Jeff Hanna

A Half-Century of Dirt
Jeff Hanna: David McClister.

Equal parts anniversary party, all-star jam, and “you really needed to be there” celebration, a September ’15 performance by the Nitty Gritty Dirt Band at the Ryman Auditorium kicked off the group’s 50th year of existence and featured reworked arrangements of its classic songs abetted by special guests including Vince Gill and Alison Krauss along with songwriters who had long been the band’s own heroes.

Assisting were steel/dobro icon Jerry Douglas, multi-instrumentalist Sam Bush, and bassist Byron House. “They’ve been an extended part of our band whenever we could get ’em,” Hanna said. “They have great careers in their own right, but they’re also great friends.”

Tunesmiths who joined included John Prine (Hanna’s favorite moment was singing “Paradise” with him), Rodney Crowell, and original member Jackson Browne. Jerry Jeff Walker helped on “Mr. Bojangles,” and former member Jimmy Ibbotson played on two songs. 

Hanna has an impressive vintage guitar collection, but tends to use reissues onstage. 

“As much as I dearly love my old guitars, subjecting them to the rigors of the road is not a very good idea,” he said. His primary electric at the Ryman was a reissue Gretsch Duo-Jet with hump-block fret markers and a Gretsch Bigsby. The guitar has a reissue DeArmond pickup in the neck position and a TV Jones pickup at the bridge.

“I love the Bigsby,” he enthused. “I use it every chance I get. I love that sound; it’s like nothing else.”

His acoustic was a limited-edition Gibson Advance Jumbo Concert.

“It has pre-war appointments and a thinner body,” he detailed. “It’s a great guitar and my favorite stage Gibson. I’ve been playing modern Gibsons on the road for a long time.”

Late in the concert, Hanna played a figured-top Gibson Les Paul Standard Collector’s Choice Series #33 Jeff Hanna model from the Custom Shop. “They cloned my ’60 sunburst, and it looks like the real thing and plays great,” he said. “I think the level of instrument building, right now, is at an all-time high among the American builders, and the Japanese,” he said. “Fender, Gibson, and Gretsch are making fantastic instruments.”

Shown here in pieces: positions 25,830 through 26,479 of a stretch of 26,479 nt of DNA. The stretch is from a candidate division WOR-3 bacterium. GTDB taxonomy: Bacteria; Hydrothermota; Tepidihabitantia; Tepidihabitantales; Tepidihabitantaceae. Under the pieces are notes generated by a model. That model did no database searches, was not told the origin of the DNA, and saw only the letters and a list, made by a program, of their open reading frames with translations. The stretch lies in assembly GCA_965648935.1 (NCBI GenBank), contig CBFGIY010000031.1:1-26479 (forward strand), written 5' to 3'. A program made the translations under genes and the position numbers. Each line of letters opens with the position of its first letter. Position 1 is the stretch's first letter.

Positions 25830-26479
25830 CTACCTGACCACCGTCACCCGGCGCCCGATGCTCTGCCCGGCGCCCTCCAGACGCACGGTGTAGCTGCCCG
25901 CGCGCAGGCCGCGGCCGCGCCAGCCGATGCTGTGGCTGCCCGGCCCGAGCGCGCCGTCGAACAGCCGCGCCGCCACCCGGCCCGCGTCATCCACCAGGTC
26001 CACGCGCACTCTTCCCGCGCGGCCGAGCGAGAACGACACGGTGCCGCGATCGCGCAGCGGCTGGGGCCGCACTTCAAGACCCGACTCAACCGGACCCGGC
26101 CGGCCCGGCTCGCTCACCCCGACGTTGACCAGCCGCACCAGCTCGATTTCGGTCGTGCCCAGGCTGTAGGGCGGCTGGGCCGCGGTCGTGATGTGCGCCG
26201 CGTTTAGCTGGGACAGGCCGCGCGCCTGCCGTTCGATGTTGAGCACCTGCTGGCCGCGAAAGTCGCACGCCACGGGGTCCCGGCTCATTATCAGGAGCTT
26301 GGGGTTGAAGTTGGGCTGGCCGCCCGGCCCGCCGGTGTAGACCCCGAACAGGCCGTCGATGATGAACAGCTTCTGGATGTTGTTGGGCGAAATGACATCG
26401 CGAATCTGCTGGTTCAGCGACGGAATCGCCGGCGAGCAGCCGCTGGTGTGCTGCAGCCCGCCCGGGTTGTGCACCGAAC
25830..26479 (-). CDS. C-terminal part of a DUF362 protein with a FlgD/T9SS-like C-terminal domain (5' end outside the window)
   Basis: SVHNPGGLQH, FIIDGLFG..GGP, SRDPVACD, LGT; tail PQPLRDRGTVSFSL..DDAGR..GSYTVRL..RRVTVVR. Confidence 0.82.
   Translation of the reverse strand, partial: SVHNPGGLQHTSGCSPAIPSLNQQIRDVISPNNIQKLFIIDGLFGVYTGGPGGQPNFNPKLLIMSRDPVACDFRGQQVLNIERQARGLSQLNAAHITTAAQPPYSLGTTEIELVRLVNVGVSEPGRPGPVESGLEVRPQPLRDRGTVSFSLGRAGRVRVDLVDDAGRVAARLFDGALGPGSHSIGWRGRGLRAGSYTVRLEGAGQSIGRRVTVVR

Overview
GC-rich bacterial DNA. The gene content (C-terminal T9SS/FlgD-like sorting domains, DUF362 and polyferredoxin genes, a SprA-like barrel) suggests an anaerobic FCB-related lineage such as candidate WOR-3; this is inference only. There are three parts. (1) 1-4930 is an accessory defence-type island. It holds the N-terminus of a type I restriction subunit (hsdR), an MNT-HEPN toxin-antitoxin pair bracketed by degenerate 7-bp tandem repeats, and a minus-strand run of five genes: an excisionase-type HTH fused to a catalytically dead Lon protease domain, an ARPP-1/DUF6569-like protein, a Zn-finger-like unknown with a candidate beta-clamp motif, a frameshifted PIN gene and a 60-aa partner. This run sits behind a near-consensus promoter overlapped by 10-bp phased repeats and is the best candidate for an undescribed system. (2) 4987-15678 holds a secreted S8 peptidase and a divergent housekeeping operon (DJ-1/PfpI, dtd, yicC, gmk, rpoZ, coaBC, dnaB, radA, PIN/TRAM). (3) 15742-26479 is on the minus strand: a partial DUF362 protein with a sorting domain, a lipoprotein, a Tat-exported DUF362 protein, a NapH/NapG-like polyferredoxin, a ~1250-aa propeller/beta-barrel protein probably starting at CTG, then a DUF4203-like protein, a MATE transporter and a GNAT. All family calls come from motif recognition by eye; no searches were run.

Hanna also used a Strat at the Ryman.

“That one’s kind of odd,” he chuckled. “It’s a ’62 reissue in Olympic White with a ’89 neck from my first ’62 reissue. It has Samarium Cobalt pickups and a Hip Shot drop-D tuner. It sounds like an early-’60s model.”

Ever the enthusiast, Hanna spent a good bit of time checking out the instruments played by others during the performance, including House’s Epiphone Jack Casady bass, a five-string Fender Jazz, and an old Czech upright. Vince Gill used a Martin 0000-28, and Rodney Crowell played a ’30s Gibson L-00. Nitty Gritty multi-instrumentalist John McEuen played a ’27 Gibson Florentine banjo, a Givens mandolin, a ’55 Fender Champion lap steel, and a Mervyn Douglas Smooth Talker six-string instrument made in South Africa. Jimmy Ibbotson played an’80s Gibson J-100, Jerry Douglas went horizontal on a Paul Beard resonator and Lap King steel, and Sam Bush played his iconic ’37 Gibson F-5.

“John Prine was playing a new Martin D-41, and Jerry Jeff was playing my Gibson Woody Guthrie model,” he noted.

A consummate musician, Hanna is rightly proud of the concert.

“Everybody brought something great. We’d worked so hard that we were somewhat tired when we hit the stage, but the energy from that crowd had us levitating!”


This article originally appeared in VG January 2017 issue. All copyrights are by the author and Vintage Guitar magazine. Unauthorized replication or use is strictly prohibited.